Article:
In an age characterized by the death of trust we find comfort in being able to blame everyone. It is entirely reasonable that thousands will protest, hopefully peacefully, against bankers who stuck their noses in the trough, regulators who turned away and governments who kept smiling as the tax take grew. The truth is they could just as easily protest against themselves for blindly succumbing to this leveraged society. We must now clear up the mess. Amid all the experts who failed to call this disaster, only one got it right. It was Bob Dylan, who said: “Money doesn’t talk. It swears.”
The system was always skewed and its rewards asymmetric. We built a global economy that excluded half of the globe. We marginalised the productive capacity of the three billion people who live on less than $2 a day. By excluding them, we deprived them of the income they need to buy our stuff and consigned them to ill-health, lack of education and conflict. Instability is inherent in asymmetry. It will topple over. The first task of the Group of 20 nations must be to bring the peripheral economies and their people into the centre.
In Tanzania last month I spoke at an International Monetary Fund conference attended by the finance ministers of Africa. It was billed as a chance to show off improved results and offer proof that the continent is an attractive home for foreign investment. Instead, the conference was hijacked by events and became a strategy session on how to steer through a financial storm they did not create and ensure Africa is heard at the G20. The human impact of the financial crisis on the poor parts of the world are incalculable.
“Fiscal stimulus” is just another word for aid and “liquidating toxic assets” is not different from “debt cancellation”–the things that Africa has been demanding for years. It is no different except for the speed and scale with which it was delivered when we are the beneficiaries. It is all so wearing for an ageing activist.
We now need a small fiscal stimulus for Africa. It will be a tiny fraction of what we are spending on bailing out the banks. The Overseas Development Institute and the National Institute of Economic and Social Research show that a counter-cyclical investment of US$50 billion for Africa would start paying for itself immediately. U.S. and Chinese exports would rise by US$1.4 billion in 2009, UK exports by US$750 million, German exports by US$2 billion. Currently the G20 is proposing more resources for the Asian Development Bank, but what about the equally critical African Bank? Many “shovel-ready” projects need funding. It is clear that African growth is part of the solution that reboots the global economy.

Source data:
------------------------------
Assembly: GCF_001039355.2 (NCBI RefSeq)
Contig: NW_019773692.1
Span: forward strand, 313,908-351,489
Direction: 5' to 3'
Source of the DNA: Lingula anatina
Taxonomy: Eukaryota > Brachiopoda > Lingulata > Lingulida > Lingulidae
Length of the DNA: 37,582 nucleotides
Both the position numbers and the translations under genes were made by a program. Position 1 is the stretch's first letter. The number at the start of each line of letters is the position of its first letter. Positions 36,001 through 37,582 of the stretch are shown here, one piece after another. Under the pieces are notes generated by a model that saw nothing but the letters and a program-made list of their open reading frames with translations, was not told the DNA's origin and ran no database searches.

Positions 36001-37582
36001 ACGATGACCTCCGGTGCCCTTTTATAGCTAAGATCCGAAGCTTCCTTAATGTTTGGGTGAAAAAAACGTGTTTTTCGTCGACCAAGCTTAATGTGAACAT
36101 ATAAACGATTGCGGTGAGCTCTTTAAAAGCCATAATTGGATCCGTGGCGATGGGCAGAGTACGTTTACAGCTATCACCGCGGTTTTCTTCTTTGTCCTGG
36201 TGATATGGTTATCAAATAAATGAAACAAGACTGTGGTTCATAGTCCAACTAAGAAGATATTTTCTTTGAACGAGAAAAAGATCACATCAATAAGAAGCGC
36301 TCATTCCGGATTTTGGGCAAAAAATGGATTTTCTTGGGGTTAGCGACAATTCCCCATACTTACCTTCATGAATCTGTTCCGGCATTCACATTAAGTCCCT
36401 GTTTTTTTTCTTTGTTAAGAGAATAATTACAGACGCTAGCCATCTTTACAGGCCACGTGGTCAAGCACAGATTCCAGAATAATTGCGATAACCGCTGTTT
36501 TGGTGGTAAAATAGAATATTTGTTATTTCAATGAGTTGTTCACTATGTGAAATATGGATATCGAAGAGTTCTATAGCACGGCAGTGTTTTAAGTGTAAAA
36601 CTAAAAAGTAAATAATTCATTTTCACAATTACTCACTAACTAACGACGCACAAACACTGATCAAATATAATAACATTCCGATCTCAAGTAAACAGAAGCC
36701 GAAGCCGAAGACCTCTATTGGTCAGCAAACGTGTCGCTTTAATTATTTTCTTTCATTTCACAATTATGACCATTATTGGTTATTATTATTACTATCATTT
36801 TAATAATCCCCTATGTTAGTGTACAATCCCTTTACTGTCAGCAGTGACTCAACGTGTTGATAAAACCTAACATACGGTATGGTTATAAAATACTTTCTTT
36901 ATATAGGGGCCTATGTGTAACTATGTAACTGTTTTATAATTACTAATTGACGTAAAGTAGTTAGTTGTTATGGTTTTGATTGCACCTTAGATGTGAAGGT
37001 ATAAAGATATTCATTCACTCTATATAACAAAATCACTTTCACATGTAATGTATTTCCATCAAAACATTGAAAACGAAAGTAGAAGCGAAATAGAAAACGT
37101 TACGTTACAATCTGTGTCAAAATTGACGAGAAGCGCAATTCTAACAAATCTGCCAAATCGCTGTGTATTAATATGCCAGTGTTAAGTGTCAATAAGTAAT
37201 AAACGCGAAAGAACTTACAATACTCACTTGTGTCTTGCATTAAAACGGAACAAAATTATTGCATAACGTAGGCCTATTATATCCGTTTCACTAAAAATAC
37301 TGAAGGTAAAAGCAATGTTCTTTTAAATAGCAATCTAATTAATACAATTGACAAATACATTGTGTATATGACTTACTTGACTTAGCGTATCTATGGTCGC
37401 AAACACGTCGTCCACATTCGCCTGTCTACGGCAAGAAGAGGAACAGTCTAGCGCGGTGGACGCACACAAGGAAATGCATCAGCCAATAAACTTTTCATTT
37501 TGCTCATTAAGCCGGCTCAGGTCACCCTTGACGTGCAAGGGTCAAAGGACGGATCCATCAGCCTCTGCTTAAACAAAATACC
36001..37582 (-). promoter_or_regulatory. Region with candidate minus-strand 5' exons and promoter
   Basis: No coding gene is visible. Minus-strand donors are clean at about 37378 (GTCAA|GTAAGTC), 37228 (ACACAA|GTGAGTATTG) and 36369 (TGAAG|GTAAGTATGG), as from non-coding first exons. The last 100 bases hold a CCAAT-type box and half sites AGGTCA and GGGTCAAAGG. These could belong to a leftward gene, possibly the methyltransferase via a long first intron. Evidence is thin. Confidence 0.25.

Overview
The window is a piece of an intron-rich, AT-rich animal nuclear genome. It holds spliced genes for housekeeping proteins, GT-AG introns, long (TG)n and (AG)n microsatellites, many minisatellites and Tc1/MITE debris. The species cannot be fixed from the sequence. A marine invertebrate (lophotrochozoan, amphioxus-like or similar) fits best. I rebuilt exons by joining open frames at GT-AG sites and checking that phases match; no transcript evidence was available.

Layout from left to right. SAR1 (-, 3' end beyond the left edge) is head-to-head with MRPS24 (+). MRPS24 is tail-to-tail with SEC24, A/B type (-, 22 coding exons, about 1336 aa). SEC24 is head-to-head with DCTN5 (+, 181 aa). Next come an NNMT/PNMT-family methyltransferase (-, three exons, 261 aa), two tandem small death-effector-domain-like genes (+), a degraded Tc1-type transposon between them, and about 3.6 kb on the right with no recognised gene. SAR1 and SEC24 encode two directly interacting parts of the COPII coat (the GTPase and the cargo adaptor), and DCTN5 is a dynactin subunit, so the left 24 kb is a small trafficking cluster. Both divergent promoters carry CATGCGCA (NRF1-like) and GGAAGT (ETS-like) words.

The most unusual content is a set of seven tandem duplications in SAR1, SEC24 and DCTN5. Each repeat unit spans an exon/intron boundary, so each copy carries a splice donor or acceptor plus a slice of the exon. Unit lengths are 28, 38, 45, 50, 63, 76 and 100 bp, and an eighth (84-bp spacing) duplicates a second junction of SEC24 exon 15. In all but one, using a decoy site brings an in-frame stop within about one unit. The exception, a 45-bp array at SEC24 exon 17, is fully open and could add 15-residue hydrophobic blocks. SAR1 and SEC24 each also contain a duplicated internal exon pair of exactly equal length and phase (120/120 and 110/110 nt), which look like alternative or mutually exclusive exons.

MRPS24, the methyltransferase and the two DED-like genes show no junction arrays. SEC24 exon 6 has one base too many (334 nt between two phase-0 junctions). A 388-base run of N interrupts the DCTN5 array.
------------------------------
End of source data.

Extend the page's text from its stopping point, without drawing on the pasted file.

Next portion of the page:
The G20 should insist that the Group of Eight leading industrialized nations deliver their political promises on aid to help pay for this stimulus. We should praise the U.K., Germany and the U.S. for living up to theirs, but rebuke Italy, the current president of the G8, for its shameful and cynical dishonesty in signing in Gleneagles a commitment to the poor of our world and doing nothing to meet it. Italy must address this before the G8 meeting in Sardinia in July. If it do not come up with a viable plan, its presidency should be withdrawn. What is the point of having a country leading a meeting that has no intention of living up to its word?
The G20 is rightly exercised by protectionism. A retreat would mark a return to nationalism, militarism and national bankruptcy. It would ruin nations and in their ruin they would strike out. We must, at least, end the pernicious regime of agricultural subsidies and implement a fast-track, stand-alone trade deal for the poorest countries, most of which are in Africa.
Further, I do not want to hang the bankers. I want to put the more shamefaced and remorseful of them to work, Profumo-style. Let them serve their penance by using their skills for a purpose other than self gain. We should employ them in an institution that tracks down cash stolen by corrupt figures in Africa and passed through global launderettes such as the City of London to nestle in an obscure Alpine bank to be used later for a coup.
This is a crisis not just in the system, but of it. But the death of distance will not be reversed and globalization is no longer a philosophical abstraction to be argued over. The essence of globalisation must be enforced co-operation. It will be impossible to construct a new global financial architecture without permanently including the voices of the poor on the key global institutions. It is beyond time that we bring the poor in from the bitter cold.
Bob Geldof is a writer, musician, businessman, long-time advocate for Africa, and former music editor of the Georgia Straight.